Most data for predictive maintenance is collected through an internet of things, which is not very thorough. While the internet of things provides data that is more easily attainable, it does not cover areas that are not monitored by stationary sensors. This means that something could break or go wrong in a part of the equipment, and nobody would know because there are no sensors cataloging the machine failures. There can also be areas in equipment and on sites that are dangerous for maintenance personnel to enter and work in, making it impossible to conduct predictive maintenance procedures.

Autonomous robotic inspection technologies allow robots to complete these procedures in hard-to-reach areas without endangering maintenance employees. It also gives the maintenance workers time to complete other tasks that cannot be done by technology. Robots in predictive maintenance technologies can search enclosed spaces and detect signs of wear and tear, such as corrosion, before it becomes a debilitating problem and fixes it.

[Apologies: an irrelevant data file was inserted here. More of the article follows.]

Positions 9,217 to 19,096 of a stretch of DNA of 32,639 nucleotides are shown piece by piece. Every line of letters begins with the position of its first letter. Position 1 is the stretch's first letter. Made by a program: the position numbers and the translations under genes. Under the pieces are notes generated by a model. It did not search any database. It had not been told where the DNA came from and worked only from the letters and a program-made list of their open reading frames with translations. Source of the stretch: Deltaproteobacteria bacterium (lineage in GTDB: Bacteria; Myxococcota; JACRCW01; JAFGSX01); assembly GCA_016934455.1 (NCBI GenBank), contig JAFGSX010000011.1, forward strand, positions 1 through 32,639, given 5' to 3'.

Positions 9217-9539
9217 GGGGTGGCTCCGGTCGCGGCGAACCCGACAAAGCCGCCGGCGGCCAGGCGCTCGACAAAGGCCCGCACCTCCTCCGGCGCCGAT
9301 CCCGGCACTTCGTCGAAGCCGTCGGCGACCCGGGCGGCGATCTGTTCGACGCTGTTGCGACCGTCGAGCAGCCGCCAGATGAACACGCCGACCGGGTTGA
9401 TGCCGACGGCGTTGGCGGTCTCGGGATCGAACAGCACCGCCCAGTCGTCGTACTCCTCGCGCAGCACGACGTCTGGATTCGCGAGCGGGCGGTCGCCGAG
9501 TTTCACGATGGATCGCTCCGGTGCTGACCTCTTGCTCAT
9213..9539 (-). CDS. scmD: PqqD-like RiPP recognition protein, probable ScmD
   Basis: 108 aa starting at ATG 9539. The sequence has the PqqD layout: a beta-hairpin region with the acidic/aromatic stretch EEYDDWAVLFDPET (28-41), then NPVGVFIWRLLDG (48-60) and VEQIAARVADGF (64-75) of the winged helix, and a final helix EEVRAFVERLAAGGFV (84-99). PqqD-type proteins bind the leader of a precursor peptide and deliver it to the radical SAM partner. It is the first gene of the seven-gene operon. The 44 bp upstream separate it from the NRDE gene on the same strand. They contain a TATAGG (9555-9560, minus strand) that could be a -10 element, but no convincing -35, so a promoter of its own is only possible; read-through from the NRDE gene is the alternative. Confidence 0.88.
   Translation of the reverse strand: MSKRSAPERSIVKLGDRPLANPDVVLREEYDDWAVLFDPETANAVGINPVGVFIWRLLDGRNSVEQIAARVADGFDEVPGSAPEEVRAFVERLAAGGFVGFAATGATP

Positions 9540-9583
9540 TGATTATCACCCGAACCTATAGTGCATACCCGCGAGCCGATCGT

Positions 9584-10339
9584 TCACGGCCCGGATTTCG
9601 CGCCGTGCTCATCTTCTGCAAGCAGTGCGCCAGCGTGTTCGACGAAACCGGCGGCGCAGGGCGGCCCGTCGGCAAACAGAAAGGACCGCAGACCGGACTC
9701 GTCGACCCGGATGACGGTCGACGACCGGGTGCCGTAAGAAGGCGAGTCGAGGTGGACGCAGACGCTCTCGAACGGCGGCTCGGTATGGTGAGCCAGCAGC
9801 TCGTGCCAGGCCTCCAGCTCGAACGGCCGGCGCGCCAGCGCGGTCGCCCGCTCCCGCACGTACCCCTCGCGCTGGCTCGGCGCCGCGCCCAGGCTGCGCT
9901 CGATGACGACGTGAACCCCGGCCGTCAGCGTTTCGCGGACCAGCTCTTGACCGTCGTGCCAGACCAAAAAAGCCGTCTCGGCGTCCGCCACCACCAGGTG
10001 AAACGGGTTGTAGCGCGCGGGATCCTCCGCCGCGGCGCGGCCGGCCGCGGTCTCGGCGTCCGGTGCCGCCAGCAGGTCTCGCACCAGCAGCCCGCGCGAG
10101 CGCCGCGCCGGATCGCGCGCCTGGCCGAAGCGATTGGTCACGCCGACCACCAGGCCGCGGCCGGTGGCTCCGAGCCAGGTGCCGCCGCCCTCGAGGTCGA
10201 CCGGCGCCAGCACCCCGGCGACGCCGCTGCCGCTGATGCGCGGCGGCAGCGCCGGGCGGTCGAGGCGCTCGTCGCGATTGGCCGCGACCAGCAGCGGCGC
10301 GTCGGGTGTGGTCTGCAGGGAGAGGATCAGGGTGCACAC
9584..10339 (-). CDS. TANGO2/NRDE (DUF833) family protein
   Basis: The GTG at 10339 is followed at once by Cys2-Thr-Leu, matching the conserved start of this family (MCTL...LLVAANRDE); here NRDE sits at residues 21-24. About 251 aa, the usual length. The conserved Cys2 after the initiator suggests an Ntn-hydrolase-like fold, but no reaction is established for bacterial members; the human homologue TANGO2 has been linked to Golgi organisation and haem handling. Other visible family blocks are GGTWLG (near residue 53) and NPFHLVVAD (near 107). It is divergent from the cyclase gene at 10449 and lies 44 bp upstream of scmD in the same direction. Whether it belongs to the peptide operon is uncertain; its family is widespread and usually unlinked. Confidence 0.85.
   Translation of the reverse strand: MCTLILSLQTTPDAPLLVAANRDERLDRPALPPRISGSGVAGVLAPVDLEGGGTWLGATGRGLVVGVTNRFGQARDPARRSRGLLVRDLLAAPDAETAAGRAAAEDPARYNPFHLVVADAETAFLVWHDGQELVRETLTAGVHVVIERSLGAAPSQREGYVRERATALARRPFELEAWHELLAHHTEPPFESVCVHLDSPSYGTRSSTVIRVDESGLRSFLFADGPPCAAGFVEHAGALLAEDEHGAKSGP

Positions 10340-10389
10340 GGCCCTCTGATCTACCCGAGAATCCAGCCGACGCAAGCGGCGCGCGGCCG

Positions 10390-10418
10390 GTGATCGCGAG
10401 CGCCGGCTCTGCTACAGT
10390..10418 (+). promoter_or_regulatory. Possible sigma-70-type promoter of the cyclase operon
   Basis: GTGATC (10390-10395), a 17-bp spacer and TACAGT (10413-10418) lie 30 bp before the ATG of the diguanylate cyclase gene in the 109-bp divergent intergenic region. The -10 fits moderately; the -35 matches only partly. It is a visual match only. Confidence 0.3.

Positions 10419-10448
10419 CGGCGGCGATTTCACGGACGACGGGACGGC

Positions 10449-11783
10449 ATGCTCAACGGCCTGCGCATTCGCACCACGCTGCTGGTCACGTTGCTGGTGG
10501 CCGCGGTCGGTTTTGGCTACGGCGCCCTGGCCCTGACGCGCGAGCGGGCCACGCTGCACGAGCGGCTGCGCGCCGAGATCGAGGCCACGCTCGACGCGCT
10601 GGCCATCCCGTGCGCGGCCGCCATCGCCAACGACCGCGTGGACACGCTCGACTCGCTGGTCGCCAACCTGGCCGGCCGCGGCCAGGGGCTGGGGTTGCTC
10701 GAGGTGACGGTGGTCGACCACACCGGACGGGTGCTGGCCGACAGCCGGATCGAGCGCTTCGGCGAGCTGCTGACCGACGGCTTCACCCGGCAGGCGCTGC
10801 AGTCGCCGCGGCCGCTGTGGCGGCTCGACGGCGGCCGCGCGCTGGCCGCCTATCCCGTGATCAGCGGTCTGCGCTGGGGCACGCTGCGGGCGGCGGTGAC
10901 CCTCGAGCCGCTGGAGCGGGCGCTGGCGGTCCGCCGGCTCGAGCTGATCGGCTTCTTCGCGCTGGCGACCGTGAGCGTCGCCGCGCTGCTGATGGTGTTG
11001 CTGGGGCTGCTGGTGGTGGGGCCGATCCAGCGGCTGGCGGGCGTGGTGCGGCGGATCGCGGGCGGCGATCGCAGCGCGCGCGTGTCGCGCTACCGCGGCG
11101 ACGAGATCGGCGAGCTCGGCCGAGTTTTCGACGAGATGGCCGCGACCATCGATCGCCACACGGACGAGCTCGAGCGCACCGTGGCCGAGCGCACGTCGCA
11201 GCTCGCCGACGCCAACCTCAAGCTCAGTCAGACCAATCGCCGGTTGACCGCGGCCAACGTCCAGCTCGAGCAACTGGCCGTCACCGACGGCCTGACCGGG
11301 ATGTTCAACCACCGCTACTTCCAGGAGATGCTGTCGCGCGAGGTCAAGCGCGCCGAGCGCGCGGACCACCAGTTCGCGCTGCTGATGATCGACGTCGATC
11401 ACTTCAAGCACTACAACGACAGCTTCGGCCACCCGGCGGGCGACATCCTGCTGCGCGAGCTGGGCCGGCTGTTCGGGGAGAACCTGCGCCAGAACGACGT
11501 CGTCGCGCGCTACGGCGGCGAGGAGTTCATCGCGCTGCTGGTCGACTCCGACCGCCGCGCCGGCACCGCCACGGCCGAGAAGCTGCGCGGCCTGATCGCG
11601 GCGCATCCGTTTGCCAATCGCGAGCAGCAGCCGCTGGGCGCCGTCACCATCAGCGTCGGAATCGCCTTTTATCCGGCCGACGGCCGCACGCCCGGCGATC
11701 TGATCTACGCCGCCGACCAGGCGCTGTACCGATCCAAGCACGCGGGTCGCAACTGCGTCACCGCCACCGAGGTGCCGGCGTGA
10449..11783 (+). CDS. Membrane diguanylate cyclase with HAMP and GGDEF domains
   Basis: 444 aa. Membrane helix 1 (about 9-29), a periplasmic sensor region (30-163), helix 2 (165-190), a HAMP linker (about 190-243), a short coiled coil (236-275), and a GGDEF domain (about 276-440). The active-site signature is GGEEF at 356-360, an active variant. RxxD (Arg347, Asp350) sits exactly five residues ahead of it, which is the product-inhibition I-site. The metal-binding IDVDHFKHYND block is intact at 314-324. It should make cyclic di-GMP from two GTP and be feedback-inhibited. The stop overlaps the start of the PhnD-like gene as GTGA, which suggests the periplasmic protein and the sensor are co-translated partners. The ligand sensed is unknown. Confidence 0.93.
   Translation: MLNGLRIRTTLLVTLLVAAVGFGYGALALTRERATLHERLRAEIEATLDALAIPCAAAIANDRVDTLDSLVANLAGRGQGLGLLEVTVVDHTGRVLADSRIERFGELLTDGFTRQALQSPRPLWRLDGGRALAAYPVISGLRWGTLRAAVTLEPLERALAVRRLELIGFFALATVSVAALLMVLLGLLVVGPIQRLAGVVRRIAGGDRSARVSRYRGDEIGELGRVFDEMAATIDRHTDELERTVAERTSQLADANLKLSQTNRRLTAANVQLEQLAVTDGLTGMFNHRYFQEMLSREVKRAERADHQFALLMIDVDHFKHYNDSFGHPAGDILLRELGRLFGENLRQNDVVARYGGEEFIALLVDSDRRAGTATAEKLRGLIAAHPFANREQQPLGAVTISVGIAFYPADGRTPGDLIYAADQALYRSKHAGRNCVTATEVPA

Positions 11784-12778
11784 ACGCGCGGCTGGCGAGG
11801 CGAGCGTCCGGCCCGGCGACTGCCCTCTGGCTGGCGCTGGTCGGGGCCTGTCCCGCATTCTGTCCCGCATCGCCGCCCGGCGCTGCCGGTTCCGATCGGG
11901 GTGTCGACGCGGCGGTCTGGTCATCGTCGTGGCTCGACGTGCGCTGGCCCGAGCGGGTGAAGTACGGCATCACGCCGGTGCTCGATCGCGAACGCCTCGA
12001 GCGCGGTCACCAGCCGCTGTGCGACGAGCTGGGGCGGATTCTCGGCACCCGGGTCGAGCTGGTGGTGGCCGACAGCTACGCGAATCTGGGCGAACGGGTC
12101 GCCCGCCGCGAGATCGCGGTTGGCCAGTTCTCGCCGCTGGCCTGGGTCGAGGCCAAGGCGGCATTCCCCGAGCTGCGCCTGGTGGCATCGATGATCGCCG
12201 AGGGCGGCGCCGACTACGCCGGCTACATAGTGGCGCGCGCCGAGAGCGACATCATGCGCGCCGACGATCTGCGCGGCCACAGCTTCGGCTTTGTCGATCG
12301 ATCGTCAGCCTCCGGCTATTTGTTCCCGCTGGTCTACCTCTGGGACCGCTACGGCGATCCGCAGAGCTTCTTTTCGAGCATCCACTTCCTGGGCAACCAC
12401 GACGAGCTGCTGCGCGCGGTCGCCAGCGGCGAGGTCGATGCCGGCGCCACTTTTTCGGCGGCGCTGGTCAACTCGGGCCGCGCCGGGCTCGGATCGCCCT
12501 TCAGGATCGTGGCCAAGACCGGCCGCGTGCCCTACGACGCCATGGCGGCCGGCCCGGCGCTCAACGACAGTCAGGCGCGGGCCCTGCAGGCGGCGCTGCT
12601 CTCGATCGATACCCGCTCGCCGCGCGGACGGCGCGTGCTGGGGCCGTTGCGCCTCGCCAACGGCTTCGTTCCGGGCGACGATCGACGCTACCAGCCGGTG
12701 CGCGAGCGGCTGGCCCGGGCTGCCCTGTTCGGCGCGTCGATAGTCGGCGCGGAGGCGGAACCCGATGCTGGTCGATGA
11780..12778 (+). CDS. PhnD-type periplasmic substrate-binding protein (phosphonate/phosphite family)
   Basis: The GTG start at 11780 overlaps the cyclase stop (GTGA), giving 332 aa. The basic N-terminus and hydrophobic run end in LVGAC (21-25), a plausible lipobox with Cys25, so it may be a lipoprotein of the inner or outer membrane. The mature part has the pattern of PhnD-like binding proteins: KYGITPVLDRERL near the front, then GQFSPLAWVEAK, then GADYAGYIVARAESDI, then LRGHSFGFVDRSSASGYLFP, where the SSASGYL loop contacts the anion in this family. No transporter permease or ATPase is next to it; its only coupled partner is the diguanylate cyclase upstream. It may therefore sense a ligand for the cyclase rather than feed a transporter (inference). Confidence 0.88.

Some mobile robots have the ability to collect data and interpret it using artificial intelligence without any of the human errors that data interpreted by humans would be liable to. This means that employing robots in predictive maintenance not only expands the scope of maintenance but also results in more accurate information about necessary maintenance. Finally, robots are cheaper and easier to integrate than extra equipment sensors, making robotics the more practical option in predictive maintenance.

Other technology in predictive maintenance

Predictive maintenance is predicting potential failures in systems and equipment reliability, and digital twins can play a big role in that. Digital twins are virtual replicas of real-world machinery, which can be observed for potential failure scenarios. They can also be used to test potential systematic failure patterns. These simulations can aid maintenance staff in decision-making about upkeep of the equipment.